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Italy votes in its most right-wing government since World War II, as Giorgia Meloni sparks fears of fascism

Italy to be led by far-right Giorgia Meloni
Brothers of Italy party wins majority, putting most right-wing government in power since WWII 03:50

Rome — Italians have voted in the country's most right-wing government since World War II. Giorgia Meloni is the leader of the Brothers of Italy party, and after the weekend vote she's set form a coalition government and become Italy's first female prime minister.

As CBS News correspondent Chris Livesay reports, given Italy's disastrous history the last time a hard-right party rose to power, it was a stunning victory for the Brothers of Italy — and more so because only a few years ago, it was just a fringe party.

For the members of the party and their supporters, Meloni represents a chance to put traditional Italians and their values first. Her opponents, however, are concerned that her far-right policies go too far.

Italy's Political Parties Await Snap Election Results
Giorgia Meloni, leader of the Fratelli d'Italia (Brothers of Italy) gestures during a press conference at the party electoral headquarters overnight, on September 25, 2022 in Rome, Italy. Antonio Masiello/Getty

"The fundamental problem in Italy is becoming the illegal immigration, too many immigrants," said one party supporter at an event over the weekend, arguing that an influx of foreign nationals has brought "only disorder" as immigrants have not integrated with Italian society.

"She wants, for example, to protect the traditional family, or family encompassed by mom or dad and sons," said another backer.

How does she do that, Livesay asked the Meloni voter?

By "not admitting the marriages between people from the same, the same gender," she responded.

Italy's conservative superstar fiercely opposes adoptions and surrogacy for same-sex couples — people like Alessandro Valera and his husband, who have a little girl.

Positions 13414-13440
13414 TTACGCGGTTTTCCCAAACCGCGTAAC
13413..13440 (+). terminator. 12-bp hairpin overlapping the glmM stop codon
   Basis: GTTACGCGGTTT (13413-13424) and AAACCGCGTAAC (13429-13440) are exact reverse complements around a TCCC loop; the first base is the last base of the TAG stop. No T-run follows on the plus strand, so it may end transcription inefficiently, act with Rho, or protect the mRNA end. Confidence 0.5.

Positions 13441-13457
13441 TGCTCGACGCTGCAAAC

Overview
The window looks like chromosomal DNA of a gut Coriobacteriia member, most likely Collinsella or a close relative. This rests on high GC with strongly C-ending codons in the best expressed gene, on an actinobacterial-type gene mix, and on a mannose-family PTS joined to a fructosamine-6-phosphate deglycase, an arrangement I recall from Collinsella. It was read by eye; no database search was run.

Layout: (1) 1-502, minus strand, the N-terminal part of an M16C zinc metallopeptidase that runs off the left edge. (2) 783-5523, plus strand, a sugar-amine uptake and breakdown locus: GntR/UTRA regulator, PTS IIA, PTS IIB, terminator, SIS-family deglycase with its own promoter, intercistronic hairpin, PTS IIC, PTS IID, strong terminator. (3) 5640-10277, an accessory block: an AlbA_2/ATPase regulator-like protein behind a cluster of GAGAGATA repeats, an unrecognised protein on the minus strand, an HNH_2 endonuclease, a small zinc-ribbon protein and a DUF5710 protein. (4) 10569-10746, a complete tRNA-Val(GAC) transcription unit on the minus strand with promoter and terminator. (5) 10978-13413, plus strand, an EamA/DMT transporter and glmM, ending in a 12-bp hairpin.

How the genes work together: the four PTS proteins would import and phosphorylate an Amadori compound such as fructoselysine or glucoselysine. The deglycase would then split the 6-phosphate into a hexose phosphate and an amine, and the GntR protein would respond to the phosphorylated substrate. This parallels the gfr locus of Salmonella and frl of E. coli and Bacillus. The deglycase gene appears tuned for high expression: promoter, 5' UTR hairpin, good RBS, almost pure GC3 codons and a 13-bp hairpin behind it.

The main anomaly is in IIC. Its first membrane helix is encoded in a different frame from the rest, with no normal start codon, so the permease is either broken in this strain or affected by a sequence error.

"She's trying to delete us and send a message that we are the… reason why Italy doesn't have enough children. We are the reason why we have demographic problems. We are the reason why the family is not holding strong," Valera told CBS News. "And we are scared.

Meloni, a 45-year-old firebrand politician, insists she's no fascist, just a proud conservative and nationalist. She is comfortable, nevertheless, with some of the hallmarks of Italian fascism, including a motto she often utters from podiums: "Dio, patria, e famiglia!" Or in English, "God, fatherland, and family."

Exactly 100 years ago this fall, dictator Benito Mussolini, as the leader of Italy's National Fascist Party, staged his historic March on Rome. He eventually marched the country straight into two decades of dictatorship and, alongside Adolf Hitler, into World War II.

German Chancellor Adolf Hitler (2nd from right), German Foreign Minister Joachim von Ribbentrop (left), Italian dictator Benito Mussolini (2nd from left) and his Minister for Foreign Affairs, Count Ciano, attended the big naval manoeuvres held in honour of Hitler in Naples Bay, under the shadow of Vesuvius, Italy on May 5, 1938. AP

Neither "Il Duce" nor his fascist party survived, but several descendants remain active in Italian politics today, including his granddaughter, Rachele Mussolini. She is a member of the Brothers of Italy.

Livesay asked her if her family name had been a hindrance or a help in the run-up to this weekend's election.

"It's been both," she said. "Certainly, when I entered politics, my last name was a springboard."

A springboard in a party whose official flag bears a flame symbol, which also appears on Benito Mussolini's tomb.

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Livesay asked one of the party supporters at the weekend rally about that symbol, after they insisted there was no connection between the Brothers of Italy, and fascism. She insisted there's no link.

But to renowned poet and Holocaust survivor Edith Bruck, it's a red flag, if there ever was one.

Meloni insists regularly that there's nothing for people in her country or across Europe to worry about, and that Italy is not about to reprise it fascist past.

But Bruck told Livesay she was "very, very worried."

She believes Italian democracy is in peril, and "that she is fascist."

To be clear, Meloni ardently rejects the fascist label. Regardless, she's poised to become Italy's first female prime minister. That another reason these elections have been historic - but one that has largely been overshadowed by her politics.

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